Acadian Driftwood

One Family and the Great Expulsion

Reviewed by Mariianne Mays Wiebe

Posted March 26, 2021

A double review with

Tyler LeBlanc didn’t care much about history until he stumbled upon a family secret hiding almost in plain sight. He’d always believed, as family lore had maintained, that LeBlanc was an adopted surname. Instead, after being prodded to explore further, he found that a suppressed lineage could be traced back seven generations to one of the original settlers of Acadia.

The Acadians were a French-descended people who resided in and around present-day Nova Scotia, New Brunswick, and Prince Edward Island beginning with the founding of Port-Royal in 1605. Forgotten by the French, they formed their own identity, intermingling with their friends and allies the Mi’kmaq. But, as conflicts between the British and French developed, their political situation grew increasingly precarious.

When British administrators conceived a plan in 1755 to round up the more than fourteen thousand Acadians and to remove them from their homes, some scattered and assimilated into nearby areas. Most, however, were forced onto ships where they were held, often for long periods, before being deported to various colonies around the Atlantic.

Much has been written about the great expulsion and the worldwide impact of the 1756–63 Seven Years War that resulted in France’s surrender of almost all of its remaining North American colonies to Britain. In his book Acadian Driftwood, LeBlanc focuses on ten ordinary Acadians: his great-great-great-great-great-great-grandfather Joseph LeBlanc and many of the latter’s siblings. He quotes author Erik Larson: “It is one thing to write Great Man history, quite another to explore the lives of history’s little men” — and women, I must add.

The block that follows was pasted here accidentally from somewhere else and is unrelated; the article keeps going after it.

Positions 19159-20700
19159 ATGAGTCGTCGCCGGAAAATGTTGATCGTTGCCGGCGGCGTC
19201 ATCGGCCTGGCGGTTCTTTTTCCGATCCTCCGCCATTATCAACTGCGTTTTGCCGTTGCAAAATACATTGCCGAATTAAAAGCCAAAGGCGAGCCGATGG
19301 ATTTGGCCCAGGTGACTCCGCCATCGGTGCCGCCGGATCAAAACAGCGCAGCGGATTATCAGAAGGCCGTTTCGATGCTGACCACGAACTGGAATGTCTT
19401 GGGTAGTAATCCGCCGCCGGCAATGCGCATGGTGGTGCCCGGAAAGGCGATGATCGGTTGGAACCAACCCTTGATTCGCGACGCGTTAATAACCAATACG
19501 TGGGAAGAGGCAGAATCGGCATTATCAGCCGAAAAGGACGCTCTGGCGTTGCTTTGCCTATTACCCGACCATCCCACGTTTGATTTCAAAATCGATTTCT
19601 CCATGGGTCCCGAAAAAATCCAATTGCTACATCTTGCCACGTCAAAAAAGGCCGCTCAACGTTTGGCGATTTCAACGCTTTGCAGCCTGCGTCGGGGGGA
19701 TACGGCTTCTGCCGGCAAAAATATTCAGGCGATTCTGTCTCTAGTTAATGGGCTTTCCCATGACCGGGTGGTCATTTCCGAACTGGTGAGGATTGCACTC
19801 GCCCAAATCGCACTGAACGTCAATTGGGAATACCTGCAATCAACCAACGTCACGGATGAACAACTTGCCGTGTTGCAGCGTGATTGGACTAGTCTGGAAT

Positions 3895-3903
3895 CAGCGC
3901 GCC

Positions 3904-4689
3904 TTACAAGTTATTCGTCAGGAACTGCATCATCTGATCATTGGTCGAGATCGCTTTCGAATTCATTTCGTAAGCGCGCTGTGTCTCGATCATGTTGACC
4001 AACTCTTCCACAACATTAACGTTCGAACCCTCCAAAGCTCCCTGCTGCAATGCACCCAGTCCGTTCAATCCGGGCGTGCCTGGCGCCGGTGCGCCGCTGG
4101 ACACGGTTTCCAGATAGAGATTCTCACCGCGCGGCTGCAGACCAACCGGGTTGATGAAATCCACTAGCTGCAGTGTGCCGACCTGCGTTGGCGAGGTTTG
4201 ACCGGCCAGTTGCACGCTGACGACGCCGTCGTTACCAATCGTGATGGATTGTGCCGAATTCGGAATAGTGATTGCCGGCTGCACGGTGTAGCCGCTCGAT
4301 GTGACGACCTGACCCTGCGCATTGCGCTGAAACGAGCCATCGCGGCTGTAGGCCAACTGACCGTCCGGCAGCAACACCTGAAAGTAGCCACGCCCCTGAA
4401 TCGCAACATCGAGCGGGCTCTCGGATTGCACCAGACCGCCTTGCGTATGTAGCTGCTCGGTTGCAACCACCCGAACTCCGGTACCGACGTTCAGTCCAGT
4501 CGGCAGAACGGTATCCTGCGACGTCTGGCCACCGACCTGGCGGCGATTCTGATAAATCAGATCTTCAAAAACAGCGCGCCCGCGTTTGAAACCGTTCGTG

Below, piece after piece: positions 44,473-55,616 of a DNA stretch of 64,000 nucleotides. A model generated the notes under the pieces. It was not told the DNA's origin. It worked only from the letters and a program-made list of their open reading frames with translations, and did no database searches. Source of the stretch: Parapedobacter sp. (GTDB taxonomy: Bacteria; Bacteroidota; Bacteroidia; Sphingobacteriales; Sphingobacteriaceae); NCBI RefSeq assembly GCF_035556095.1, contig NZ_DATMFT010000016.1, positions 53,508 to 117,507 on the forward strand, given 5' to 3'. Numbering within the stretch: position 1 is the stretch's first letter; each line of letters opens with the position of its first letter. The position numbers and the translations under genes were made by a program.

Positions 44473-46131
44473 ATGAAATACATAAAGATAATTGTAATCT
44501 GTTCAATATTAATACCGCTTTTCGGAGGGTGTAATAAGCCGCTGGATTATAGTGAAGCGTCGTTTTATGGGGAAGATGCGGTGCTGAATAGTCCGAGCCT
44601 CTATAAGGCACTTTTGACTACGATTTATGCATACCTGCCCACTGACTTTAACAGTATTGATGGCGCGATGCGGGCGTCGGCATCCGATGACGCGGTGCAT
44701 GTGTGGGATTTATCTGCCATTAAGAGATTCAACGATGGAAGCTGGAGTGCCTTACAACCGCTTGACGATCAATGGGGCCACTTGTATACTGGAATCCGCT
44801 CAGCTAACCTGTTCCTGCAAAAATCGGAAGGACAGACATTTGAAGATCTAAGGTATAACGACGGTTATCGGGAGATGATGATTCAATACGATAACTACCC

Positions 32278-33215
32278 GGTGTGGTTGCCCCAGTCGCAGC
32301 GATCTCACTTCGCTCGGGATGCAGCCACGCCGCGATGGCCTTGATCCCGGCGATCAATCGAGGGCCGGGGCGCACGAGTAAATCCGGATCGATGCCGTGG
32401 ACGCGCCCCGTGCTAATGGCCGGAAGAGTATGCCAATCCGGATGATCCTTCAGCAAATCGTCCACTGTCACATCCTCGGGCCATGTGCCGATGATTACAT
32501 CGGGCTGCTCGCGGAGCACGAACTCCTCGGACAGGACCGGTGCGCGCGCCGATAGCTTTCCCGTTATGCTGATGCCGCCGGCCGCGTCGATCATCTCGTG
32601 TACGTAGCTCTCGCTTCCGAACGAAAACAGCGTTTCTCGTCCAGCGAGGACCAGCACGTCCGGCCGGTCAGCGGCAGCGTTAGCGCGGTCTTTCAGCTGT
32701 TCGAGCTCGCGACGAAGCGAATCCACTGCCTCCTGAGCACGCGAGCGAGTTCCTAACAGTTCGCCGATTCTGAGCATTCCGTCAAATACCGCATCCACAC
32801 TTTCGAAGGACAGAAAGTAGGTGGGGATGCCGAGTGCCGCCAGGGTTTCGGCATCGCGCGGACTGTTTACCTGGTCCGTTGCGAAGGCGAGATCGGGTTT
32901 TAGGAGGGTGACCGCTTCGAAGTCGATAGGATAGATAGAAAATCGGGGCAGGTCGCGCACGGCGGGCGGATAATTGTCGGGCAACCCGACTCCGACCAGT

LeBlanc, a self-professed non-historian, dedicates separate chapters to the brothers and sisters who suffered through the hardships that came with exile and homelessness — and that were compounded by the loss of their culture and family support systems.

Acadian Driftwood is a unique family genealogy that draws upon the oral testimony of Joseph LeBlanc’s brother Jean Baptiste to tell the moving stories of people who, author Tyler LeBlanc writes, “represent the displacement suffered at large for the entire Acadian population during Expulsion.”

Unlike LeBlanc, but like many North American “Mennos,” Cameron Dueck was always aware of his family history and, by extension, of the Mennonite story — which involves fleeing persecution by various Roman Catholic and Protestant states after the Mennonites originated in the sixteenth century as an Anabaptist Christian sect in the northern Netherlands. Many of them landed in Canada and in other parts of the Americas, including some who then left Canada due to pressures to assimilate. Dueck was interested in tracking the historical migrations and diaspora of “his people” (although not his direct ancestors), and he did so quite literally — with a motorcycle trip through the Americas.

Dueck, who now lives in Hong Kong, is an adventurer and a journalist with impressive credentials and Mennonite roots in Manitoba. He starts with an admittedly ambiguous relationship towards his ancestry, and his months-long tour visiting the Mennonite diaspora is a journey of discovery that’s both eye-opening and troubling.